SA game developer to cut jobs after big loss
The struggling company, which previously said it employed more than 160 developers, informed the ASX on Tuesday that it would immediately implement “cost control” measures in a bid to break even. cash by the third quarter of fiscal year 23 (January).
Among the reported measures are a “reduction of FTEs in the development and administration teams”, as well as “tighter control of costs in all areas of the company” and “significant savings” in the IT and subscriptions.
The company, chaired by former ABC boss Michelle Guthrie, expects the strategy to deliver an “initial recurring cost savings of approximately $350,000 per month”.
InDaily asked Mighty Kingdom how many employees would be laid off during this round of cost-cutting and was told that the company doesn’t have a “definitive number” yet.
“Mighty Kingdom has entered a consultation phase with its staff and at this stage we do not have a definitive figure,” the company said in a statement on Wednesday.
“We will continue to work on this process with the staff group over the next few days.”
In its ASX statement, Mighty Kingdom insisted that the job losses would have a “limited impact on the company’s discretionary project milestones” and said the overall changes were intended to “[delivering] a more sustainable economic model.
Gaming workers’ union Gaming Workers Australia said it was “working with members affected by this announcement”.
“We are in consultation with Mighty Kingdom and strongly defend our members,” the union said on Twitter.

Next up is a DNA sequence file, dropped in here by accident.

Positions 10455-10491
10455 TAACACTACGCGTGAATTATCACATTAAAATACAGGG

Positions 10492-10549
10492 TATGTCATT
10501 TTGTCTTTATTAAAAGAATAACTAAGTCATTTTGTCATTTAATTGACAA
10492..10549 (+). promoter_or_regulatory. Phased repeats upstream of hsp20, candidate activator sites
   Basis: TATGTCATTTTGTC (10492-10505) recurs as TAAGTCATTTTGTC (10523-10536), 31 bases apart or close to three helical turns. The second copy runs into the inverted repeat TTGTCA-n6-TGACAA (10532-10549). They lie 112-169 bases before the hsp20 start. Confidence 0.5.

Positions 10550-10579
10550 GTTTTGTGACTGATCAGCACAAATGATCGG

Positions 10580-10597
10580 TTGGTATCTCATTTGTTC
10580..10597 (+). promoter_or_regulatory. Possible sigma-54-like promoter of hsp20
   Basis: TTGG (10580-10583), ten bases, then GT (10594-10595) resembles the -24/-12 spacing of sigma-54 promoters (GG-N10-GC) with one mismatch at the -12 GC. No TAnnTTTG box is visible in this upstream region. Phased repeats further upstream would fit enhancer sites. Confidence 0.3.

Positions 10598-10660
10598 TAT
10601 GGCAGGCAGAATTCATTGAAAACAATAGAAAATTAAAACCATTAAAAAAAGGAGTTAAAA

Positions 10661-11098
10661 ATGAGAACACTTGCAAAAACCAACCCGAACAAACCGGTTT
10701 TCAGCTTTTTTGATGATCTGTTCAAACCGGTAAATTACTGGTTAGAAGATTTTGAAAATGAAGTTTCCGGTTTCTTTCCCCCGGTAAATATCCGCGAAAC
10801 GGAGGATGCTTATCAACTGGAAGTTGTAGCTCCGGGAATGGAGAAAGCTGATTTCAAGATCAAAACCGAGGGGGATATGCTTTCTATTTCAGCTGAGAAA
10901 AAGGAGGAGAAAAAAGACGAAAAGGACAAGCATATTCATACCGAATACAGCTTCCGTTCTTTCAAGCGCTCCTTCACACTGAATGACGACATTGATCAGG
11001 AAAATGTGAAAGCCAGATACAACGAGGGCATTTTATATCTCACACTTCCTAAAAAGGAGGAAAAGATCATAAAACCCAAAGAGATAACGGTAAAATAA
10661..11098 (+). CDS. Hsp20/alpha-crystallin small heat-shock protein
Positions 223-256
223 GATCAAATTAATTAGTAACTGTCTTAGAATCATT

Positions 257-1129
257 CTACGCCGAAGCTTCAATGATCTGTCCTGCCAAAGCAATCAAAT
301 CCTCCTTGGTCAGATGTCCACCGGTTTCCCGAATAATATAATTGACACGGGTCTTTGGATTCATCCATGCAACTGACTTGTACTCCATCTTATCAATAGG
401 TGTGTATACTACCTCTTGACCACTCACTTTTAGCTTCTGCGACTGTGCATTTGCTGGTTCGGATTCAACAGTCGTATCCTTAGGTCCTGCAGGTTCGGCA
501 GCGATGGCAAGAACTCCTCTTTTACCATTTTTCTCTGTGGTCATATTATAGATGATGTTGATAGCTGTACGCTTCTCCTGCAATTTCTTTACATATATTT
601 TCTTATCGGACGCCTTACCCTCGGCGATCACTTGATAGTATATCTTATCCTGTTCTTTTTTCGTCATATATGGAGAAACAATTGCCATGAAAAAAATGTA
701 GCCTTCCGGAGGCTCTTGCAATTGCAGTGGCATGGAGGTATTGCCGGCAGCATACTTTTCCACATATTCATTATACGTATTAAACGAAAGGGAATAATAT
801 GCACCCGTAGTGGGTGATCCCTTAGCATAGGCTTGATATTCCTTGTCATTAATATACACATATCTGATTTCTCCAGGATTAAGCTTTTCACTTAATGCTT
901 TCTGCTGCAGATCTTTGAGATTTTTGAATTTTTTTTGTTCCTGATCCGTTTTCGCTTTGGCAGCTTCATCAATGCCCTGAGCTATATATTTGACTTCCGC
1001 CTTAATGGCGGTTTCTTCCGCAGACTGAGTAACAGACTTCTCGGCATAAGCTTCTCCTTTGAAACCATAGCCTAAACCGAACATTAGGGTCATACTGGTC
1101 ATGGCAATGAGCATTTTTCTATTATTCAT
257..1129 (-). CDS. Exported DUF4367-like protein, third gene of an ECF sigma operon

“For confidentiality reasons, we cannot comment on individual cases. Anyone impacted by this announcement who has not already done so should contact us immediately for a private discussion.
The move comes after Mighty Kingdom – Adelaide’s largest independent games developer that has historically focused on mobile titles – reported a net loss of $10.86 million in the financial year last month. 22, up 51% from its loss of $7.14 million in FY21.
The company’s preliminary final report showed that last year it spent more than double its total revenue ($4.89 million) on staff salaries ($12.39 million).
The company has been under significant financial pressure this year due to game release delays, surprisingly poor sales results and a slump in the share price, which closed at $0.03c on Thursday – vs. 0.26c when listed on the ASX in April 2021.
Mighty Kingdom’s financial situation came to a head in July when its quarterly cash flow report showed it only had $3.96 million in funding available for future operating activities – enough for the support for just over three months.
Layoffs seemed almost inevitable after the company announced a major restructuring on August 4 and announced cost-cutting measures to address its negative cash flow problem. It is also undertaking an equity offering to raise $7 million in working capital.
Mighty Kingdom CEO Phil Mayes conceded the company had been through a “very disappointing period from both a business and shareholder perspective”, with the restructuring representing a “very significant change in outlook future of Mighty Kingdom”.
The company has also named three former media executives to its board as part of the restructuring and has now created a finance sub-committee to “help ensure accurate guidance going forward”.
In its ASX statement on Tuesday, the company said it had made “significant progress” in securing more work for hire and co-development revenue.
“After a thorough internal review, we are implementing cost reduction initiatives that we view as a turning point in the company’s progress toward balanced cash flow and future profitability,” CEO Mayes told the ASX.
“This process, coupled with a strong increase in revenue expected by the end of this timeline, will ensure that our employees are placed in the best possible positions and are able to work as efficiently as possible to deliver returns for shareholders.
“We look forward to the positive effect these changes will have as we leverage our creative team and world-class reputation to create long-term value for our shareholders.”
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